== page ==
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VOLUME 22, NO. 2 Summer 2004

Hibernation: Red Bats do it in the Dirt
Brad Mormann et al

Take a winter walk through the deciduous forests of the eastern United States. Notice the countless, colorful leaves scattered like a carpet beneath your feet. Reach for one as you imagine its long fall from the canopy to the windswept forest floor. At that point, you just might notice your leaf has a rather shaggy outline and what looks very much like an ear. You would probably take a surprised step backward if your oak leaf suddenly spread its wings and flew off into the dwindling evening light.

We have found that at least some eastern red bats (Lasiurus borealis), though they often migrate long distances to avoid severe northern winters, may nonetheless hibernate in cool climates and survive by snuggling into the leaf litter of the forest floor.

The eastern red bat is a relatively abundant species that, during the summer, roosts in foliage throughout the eastern United States and much of Canada. Because it does not hibernate in caves, it has been assumed that most red bats migrated to areas that are warm enough for them to remain active and find food.

Yet wildlife and forest managers from many parts of North America have noted over the years that these bats are sometimes seen flying out of leaf litter ahead of winter burns used in forest management. These observations, along with our recent research, confirm that red bats do enter and leave leaf litter on the floors of forests during winter.

The specific environmental conditions that cause red bats to move from tree roosts to the ground, however, and what’s needed for leaf-litter roosts to provide adequate winter protection have remained mostly unknown. Also unclear are the physical abilities that allow this species to withstand extended periods of subfreezing weather conditions with limited and unpredictable opportunities to forage for insects.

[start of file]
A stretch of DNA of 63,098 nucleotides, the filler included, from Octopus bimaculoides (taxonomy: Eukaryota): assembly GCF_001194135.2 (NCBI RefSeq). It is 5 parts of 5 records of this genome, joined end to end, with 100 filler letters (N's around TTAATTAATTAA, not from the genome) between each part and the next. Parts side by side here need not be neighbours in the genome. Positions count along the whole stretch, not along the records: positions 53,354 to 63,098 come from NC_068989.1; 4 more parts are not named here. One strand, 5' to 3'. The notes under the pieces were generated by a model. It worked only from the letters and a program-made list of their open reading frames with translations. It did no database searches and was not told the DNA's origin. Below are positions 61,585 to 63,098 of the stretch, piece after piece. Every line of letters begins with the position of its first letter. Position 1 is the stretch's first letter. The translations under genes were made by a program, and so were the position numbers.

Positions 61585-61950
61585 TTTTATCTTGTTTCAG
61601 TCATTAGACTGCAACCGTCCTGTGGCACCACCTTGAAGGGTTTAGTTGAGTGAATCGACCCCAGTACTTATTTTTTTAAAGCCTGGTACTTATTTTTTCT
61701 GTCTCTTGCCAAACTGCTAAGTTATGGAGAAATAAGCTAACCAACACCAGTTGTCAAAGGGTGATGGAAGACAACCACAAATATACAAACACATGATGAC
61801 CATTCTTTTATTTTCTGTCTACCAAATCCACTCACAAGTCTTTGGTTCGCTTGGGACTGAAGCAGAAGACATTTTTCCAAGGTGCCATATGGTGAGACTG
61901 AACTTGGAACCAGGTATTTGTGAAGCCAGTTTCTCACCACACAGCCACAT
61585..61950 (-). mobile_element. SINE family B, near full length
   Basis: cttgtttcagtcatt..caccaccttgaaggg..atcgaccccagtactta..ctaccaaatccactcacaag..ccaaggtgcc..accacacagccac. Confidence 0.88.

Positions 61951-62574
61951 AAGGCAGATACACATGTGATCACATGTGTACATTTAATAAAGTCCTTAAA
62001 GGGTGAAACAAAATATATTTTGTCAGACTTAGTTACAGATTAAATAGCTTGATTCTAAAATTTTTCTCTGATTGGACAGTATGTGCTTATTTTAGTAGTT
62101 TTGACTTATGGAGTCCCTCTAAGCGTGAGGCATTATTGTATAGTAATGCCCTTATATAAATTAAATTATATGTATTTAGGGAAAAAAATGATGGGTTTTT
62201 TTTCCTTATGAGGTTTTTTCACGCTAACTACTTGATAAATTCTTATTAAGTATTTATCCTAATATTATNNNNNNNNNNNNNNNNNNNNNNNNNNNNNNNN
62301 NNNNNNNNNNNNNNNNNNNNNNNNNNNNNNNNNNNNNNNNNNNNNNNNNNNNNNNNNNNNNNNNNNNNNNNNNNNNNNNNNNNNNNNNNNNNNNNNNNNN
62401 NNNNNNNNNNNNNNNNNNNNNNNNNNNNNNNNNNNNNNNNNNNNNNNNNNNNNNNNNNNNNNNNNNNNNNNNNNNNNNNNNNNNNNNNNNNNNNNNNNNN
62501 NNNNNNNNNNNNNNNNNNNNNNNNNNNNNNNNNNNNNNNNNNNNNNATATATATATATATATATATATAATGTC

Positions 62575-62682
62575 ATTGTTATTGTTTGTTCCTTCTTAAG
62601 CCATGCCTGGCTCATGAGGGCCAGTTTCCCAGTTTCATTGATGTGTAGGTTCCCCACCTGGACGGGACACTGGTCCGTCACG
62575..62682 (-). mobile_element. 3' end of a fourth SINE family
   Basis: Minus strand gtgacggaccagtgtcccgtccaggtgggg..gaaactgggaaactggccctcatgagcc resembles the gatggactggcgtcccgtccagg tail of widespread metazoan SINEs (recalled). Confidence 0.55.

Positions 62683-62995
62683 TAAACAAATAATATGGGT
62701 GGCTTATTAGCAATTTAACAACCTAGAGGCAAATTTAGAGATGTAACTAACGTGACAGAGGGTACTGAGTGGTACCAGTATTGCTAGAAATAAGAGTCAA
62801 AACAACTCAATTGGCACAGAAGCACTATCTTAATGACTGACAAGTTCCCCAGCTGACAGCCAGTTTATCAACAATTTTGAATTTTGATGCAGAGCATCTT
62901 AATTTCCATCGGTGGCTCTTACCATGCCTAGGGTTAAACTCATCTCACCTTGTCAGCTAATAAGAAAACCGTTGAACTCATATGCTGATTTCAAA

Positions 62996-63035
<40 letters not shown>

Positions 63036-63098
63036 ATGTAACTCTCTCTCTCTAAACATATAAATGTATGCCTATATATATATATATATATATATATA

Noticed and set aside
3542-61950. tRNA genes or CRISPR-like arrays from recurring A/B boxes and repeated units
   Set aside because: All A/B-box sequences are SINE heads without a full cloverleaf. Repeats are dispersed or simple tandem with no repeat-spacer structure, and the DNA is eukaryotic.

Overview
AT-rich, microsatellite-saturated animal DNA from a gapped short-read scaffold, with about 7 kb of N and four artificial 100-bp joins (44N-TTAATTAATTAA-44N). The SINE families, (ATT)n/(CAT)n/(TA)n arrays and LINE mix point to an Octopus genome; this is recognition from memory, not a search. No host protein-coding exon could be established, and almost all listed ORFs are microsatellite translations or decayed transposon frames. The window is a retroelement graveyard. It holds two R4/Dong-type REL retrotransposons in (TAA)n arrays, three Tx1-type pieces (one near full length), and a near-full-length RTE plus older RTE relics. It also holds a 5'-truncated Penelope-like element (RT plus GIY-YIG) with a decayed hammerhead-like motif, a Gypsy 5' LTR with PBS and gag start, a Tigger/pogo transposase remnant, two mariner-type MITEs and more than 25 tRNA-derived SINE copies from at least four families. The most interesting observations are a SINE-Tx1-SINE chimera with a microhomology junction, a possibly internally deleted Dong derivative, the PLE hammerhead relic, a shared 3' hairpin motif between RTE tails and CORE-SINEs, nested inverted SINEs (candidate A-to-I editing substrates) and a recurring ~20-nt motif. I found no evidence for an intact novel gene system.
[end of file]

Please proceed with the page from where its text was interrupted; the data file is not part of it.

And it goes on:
Our lab at Southwest Missouri State University in Springfield explored these open questions by capturing and tracking red bats in southern Missouri and studying roost selection and roosting behavior. We also examined the eastern red bat’s thermoregulatory abilities and behavior under simulated winter conditions in the lab.

During a series of warm December days, we captured a male red bat and tagged it with a tiny radio transmitter. Tracking this bat showed it foraging for insects each night and roosting by day in cedar trees. When a cold spell drove temperatures below freezing, however, the radiotracking signal came not from the previous day’s roost, but from somewhere on the ground nearby. Following the signal through the forest, we repeatedly circled a small area without finding the source of the signal. We finally pinpointed a spot beneath a small cedar tree. Upon removing a few fallen leaves, we found our bat deep in torpor.

Torpor is a state, similar to hibernation, in which an animal’s pulse, respiration and overall metabolism are drastically reduced, with a corresponding reduction in energy needs.

We tracked this red bat and five others (all males) throughout the winter to a variety of oak-dominated leaf litter. The depths and conditions of this litter changed daily as wind, rain, snow and ice shifted and packed the leaves. Some bats became totally exposed to the environment and potential predation, but no mortality occurred – perhaps because of their strikingly effective camouflage coloring.